Halak Performs Well, Blues Still Stumble

Halak Performs Well, Blues Still Stumble

Jaroslav Halak

There’s been plenty of blame placed on Jaroslav Halak in recent weeks. A lot of it has been deserved yet other times, like tonight’s loss against the Minnesota Wild, the blame deserves to go elsewhere. In what was arguably his best performance in 2011-12, Halak was left out to dry as the cast of characters around him did him no favors. While Halak made quite a few big and timely saves, his teammates (the defenseman in particular) continuously turned the puck over, failed to clear the zone and allowed more than a few odd man rushes that costed the Blues two important points.

Jaroslav Halak deserves better.

Following tonight’s loss, Halak’s record on the year falls to 1-6-0. While he didn’t capture the desired result, Halak did everything he could to get the Blues a needed victory. He turned away 24 of 26 shots and kept one of his best save percentages (.923% ) that we have seen from him this year.

For once, Halak was the bright spot in a St. Louis Blues hockey game. However, as he shined, the rest of the team looked pretty pitiful. Aside from one power play that saw the Blues fire numerous pucks at the net, there were very few clear scoring chances. Josh Harding of Minnesota stood tall but the Blues did little to take him out of his comfort zone. The box score will say the Blues generated 31 shots but few of those are what I’d label “quality shots” or shots that are from a high percentage area on the ice. The exception is of course Jamie Langenbrunner’s first goal of the year and first as a member of the Blues which brought the game within one with two minutes to go. Other than that, the St. Louis offense was mostly contained and silenced by a rather resilient Minnesota defense.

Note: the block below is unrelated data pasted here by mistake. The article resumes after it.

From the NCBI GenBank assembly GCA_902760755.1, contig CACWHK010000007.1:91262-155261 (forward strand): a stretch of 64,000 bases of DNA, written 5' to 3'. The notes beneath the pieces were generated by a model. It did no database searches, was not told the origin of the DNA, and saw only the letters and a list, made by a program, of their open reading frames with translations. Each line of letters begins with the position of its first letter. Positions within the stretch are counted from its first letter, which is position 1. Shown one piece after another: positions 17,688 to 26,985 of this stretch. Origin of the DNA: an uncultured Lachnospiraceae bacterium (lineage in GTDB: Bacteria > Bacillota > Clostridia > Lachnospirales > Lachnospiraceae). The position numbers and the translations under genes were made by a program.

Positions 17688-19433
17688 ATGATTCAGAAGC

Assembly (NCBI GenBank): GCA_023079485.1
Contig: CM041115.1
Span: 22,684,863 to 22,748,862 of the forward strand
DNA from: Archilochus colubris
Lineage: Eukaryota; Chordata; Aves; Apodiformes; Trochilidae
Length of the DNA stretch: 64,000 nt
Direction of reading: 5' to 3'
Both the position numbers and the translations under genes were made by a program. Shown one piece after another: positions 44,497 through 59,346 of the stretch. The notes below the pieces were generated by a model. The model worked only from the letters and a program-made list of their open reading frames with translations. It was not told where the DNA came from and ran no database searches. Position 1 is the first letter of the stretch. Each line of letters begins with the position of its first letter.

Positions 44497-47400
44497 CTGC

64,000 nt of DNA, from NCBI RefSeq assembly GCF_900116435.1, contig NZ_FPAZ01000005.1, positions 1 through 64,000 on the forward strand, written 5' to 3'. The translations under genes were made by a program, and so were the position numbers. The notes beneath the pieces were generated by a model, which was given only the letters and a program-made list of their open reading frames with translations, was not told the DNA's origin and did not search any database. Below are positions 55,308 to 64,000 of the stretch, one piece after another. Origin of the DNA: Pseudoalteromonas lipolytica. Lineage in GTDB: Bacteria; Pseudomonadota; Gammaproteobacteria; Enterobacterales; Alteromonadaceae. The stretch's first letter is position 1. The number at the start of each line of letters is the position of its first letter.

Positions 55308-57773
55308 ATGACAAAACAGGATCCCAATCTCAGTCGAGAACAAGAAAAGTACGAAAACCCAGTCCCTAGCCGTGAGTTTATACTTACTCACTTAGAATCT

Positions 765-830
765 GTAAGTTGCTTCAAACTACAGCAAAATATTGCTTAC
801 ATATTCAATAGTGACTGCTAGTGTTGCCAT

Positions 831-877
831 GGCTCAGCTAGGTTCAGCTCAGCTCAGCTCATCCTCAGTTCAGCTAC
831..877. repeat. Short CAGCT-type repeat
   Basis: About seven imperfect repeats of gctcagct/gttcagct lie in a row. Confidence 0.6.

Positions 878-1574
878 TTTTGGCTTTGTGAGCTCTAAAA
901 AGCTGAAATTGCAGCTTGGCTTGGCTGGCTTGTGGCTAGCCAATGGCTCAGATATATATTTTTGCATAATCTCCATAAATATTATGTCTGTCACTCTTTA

The other theme of tonight was the turnover. Turnover, turnover, turnover. Rinse and repeat. The worst aspect of this chronic issue the Blues have in turning the puck over is where they are turning it over – within their own zone. Simply inexcusable, especially at the NHL level. It’s simply amazing just how many poor passes the Blues can string together in a night, tonight possibly being the best example.

Finally, a theme that’s been reoccurring since last season – hustle and determination. Outside of a late spark as the third period ticked down and a pretty solid first period, this game saw the Blues play another lopsided game. The team lost its cool as the second period expired causing a rare and funny sight of six players literally causing the penalty box to overflow. What this team needs to realize is that fire and determination does not mean they need to drop the gloves or get into an altercation. It means they need to play smarter, race to every loose puck, finish each check and ramp their overall game up a notch (or five).

Honestly, it’s getting beyond frustrating for fans that follow this team from game to game. There is no reason why this squad shouldn’t be able to go out and play hard hockey each and every night. It’s not an issue of talent, it’s an issue of desire and the Blues currently play like a team that has no desire.

With the talent that this roster has the Blues should be playing better than their 6-7-0 record. It’s clear that Davis Payne is doing all he can to try and get the Blues rolling, but even by mixing lines and throwing out four forwards couldn’t get the Blues out of their funk.

The question has to be asked – how much time does Payne have left? Whether it’s his fault or not, he will be the first man to go if there aren’t answers found soon. We’ve all got to assume that the day where that decision needs to be made is coming sooner than later.

 

Quantcast